Arion Bank: The 2020 Annual General Meeting


The 2020 Annual General Meeting of Arion Bank was held today, Tuesday 17 March, at the Bank's headquarters in Borgartún, Reykjavík. The agenda of the meeting contained typical AGM business and the Bank's annual financial statement was approved. The Bank’s remuneration policy was also approved, as were changes to the rules of procedure of the Nomination Committee and changes to the Bank's articles of association. It was also decided that Deloitte ehf. would continue to serve as the Bank’s auditors.

The following people were re-elected to the Board of Directors in accordance with a proposal by the Nomination Committee: Brynjólfur Bjarnason, Herdís Dröfn Fjeldsted, Gunnar Sturluson, Liv Fiksdahl, Paul Richard Horner, Renier Lemmens and Steinunn Kristín Þórðardóttir. Brynjólfur Bjarnason was re-elected as Chairman and Herdís Dröfn Fjeldsted was re-elected as Vice Chairman. Ólafur Örn Svansson, Sigurbjörg Ásta Jónsdóttir and Þröstur Ríkharðsson were re-elected as Alternate Directors. Júlíus Þorfinnsson was elected as a new member of the Nomination Committee and Sam Taylor was re-elected to the Nomination Committee. Changes were approved to the salaries of members of the Board of Directors and Nomination Committee and they will receive a pay increase of 3% from the previous year.  

The Board’s proposal on dividends was postponed for two months at the request of shareholders controlling more than one third of the Bank’s share capital. This postponement is line with the request made by the Central Bank of Iceland that financial institutions reconsider their proposed dividend payments in light of the economic uncertainty caused by Covid-19.

The Board of Directors was also authorized to approve a share option plan and to enter into share option agreements with employees of Arion Bank, whereby they will be able to buy shares of up to ISK 600,000 market value every year for the next five years. The Board of Directors was also authorized until the 2022 AGM to issue warrants for up to 54,000,000 new shares in the company. The Board of Directors is furthermore authorized for five years to increase share capital in relation to the exercise of the warrants.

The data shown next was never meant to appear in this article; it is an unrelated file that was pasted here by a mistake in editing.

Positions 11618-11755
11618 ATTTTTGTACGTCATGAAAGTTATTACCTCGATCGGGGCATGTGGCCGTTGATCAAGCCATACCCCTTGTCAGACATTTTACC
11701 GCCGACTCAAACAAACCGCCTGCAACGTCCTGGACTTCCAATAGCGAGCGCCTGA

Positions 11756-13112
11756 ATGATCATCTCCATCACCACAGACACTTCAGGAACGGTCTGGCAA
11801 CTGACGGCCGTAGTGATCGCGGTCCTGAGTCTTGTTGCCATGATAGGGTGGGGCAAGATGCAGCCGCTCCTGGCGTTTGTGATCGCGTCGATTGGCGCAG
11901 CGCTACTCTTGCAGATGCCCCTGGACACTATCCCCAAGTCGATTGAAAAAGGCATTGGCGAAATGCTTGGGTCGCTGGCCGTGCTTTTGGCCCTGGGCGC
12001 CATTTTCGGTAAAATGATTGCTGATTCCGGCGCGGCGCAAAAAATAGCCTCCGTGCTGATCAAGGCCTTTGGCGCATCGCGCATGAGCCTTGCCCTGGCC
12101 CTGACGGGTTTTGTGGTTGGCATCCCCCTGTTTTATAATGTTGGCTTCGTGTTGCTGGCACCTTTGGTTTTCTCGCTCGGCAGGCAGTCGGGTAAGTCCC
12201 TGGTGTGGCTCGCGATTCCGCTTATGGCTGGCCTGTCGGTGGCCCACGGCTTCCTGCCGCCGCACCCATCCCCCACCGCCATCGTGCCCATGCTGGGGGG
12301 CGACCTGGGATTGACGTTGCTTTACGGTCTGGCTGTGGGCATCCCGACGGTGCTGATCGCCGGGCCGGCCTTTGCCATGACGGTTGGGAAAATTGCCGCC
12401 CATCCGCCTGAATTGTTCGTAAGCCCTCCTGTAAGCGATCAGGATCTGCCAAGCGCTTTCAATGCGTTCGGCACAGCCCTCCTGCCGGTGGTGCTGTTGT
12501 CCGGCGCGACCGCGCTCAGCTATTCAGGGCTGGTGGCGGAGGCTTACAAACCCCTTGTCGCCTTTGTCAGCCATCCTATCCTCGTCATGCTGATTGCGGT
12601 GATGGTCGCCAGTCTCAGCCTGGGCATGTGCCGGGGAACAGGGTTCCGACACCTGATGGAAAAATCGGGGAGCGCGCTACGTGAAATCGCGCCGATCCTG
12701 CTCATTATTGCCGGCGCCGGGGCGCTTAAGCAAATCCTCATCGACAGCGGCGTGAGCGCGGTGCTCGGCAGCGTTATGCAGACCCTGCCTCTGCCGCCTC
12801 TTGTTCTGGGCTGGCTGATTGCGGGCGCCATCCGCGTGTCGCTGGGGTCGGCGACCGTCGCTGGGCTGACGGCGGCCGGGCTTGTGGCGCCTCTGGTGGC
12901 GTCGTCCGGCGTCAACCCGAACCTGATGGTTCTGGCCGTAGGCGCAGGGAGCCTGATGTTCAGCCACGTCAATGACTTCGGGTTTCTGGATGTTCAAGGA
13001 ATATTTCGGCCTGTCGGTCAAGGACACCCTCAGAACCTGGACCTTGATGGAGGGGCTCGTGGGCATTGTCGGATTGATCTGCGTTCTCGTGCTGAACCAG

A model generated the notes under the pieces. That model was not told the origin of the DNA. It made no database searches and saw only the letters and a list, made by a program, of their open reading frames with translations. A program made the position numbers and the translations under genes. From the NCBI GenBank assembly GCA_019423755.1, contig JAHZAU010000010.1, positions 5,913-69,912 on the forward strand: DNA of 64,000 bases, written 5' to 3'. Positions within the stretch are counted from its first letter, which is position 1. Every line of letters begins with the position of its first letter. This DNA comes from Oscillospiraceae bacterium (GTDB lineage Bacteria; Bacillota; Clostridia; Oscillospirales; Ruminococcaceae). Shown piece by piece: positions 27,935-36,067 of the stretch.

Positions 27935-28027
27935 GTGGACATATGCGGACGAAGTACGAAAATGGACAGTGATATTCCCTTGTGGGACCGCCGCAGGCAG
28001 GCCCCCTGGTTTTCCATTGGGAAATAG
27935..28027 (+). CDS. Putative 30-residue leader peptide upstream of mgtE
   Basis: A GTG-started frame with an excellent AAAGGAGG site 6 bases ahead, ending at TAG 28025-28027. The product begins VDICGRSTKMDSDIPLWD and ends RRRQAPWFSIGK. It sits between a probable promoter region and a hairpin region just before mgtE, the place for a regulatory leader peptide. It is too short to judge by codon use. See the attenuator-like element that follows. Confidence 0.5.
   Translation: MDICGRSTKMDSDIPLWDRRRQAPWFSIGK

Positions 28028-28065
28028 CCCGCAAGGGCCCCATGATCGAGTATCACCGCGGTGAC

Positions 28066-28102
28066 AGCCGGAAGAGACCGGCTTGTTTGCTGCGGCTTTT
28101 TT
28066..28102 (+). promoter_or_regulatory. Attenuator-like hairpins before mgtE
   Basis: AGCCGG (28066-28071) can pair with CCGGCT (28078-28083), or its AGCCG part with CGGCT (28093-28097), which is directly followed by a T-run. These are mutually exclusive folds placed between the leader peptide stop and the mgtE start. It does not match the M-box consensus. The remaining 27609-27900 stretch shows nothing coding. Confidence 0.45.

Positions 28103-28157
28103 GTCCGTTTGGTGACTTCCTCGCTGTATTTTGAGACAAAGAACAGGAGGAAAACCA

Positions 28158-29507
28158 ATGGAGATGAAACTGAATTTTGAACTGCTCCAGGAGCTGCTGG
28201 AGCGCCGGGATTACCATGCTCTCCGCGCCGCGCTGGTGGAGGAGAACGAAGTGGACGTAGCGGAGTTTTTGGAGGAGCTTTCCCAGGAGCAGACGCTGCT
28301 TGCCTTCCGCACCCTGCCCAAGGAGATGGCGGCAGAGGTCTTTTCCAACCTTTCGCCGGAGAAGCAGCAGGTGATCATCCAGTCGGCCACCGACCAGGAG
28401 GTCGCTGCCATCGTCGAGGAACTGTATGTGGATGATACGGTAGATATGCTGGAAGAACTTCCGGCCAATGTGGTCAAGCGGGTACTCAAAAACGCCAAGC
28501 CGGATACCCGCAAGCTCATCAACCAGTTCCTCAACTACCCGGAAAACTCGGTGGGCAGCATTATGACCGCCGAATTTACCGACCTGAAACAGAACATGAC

The meeting agreed to reduce the Bank’s share capital by ISK 84,000,000 at nominal value by cancelling own shares, reducing the total from ISK 1,814,000,000 to ISK 1,730,000,000 at nominal value. The Board’s authorization to purchase up to 10% of the Bank’s share capital was renewed.

Further information on the results of the AGM can be seen on the Bank’s website.

The report of the Board of Directors for 2019
Brynjólfur Bjarnason, Chairman of the Board of Directors, presented the report of the Board. The following is an excerpt from his report:

“At times like this, we who work in the financial sector are reminded of the vital role of banks.  They support job creation, economic growth and a diverse economy. In the current circumstances banks need to reach out to their customers – households and companies. Arion Bank has announced measures to help households through potential difficulties caused by Covid-19 and in the case of companies, we will do what it takes to help those companies which have enjoyed good business relationships with the Bank but are now experiencing temporary problems. As a society, we benefit from the fact that the financial system has been developed in recent years to cope with shocks. Arion Bank is no exception. The Bank is strongly capitalized and is ready to provide support to its customers.”

“Numerous changes have occurred in the last decade to the regulatory framework within which financial institutions operate. These changes are to a great extent based on European Union directives and their adoption into Icelandic law. When adopted into Icelandic law, the authorities added several restrictive provisions applicable only to Iceland due to the circumstances which existed at the time - and we feel the benefits of many of these today. However, in this country extremely high taxes are imposed on financial institutions, far in excess of the norm in Europe. We are talking here about a financial sector tax, a special financial sector tax and a bank levy. Despite proposals to reduce the bank levy, it will nevertheless remain many times higher than comparable taxes in Europe. These special taxes are not calculated on revenue or earnings but on costs and are imposed on funding and salary expenses, for example.

The simple fact of the matter is that special Icelandic taxes increase the operating expenses of Icelandic banks and undermine their ability to compete with other lenders. As a direct consequence of government policy, lending rates offered by Icelandic banks are made more expensive, which in turn has a detrimental impact on economic growth and job creation – making it more difficult for banks to support their customers. Various government measures over the last decade have impeded the lending capacity of the Icelandic banks and reduced their ability to support value creation and the business sector. Therefore the authorities need to – not least when Icelandic companies have their backs to the wall – review their policies and consider the role of the banks in supporting a diverse business sector, prosperity and quality of life in Iceland.”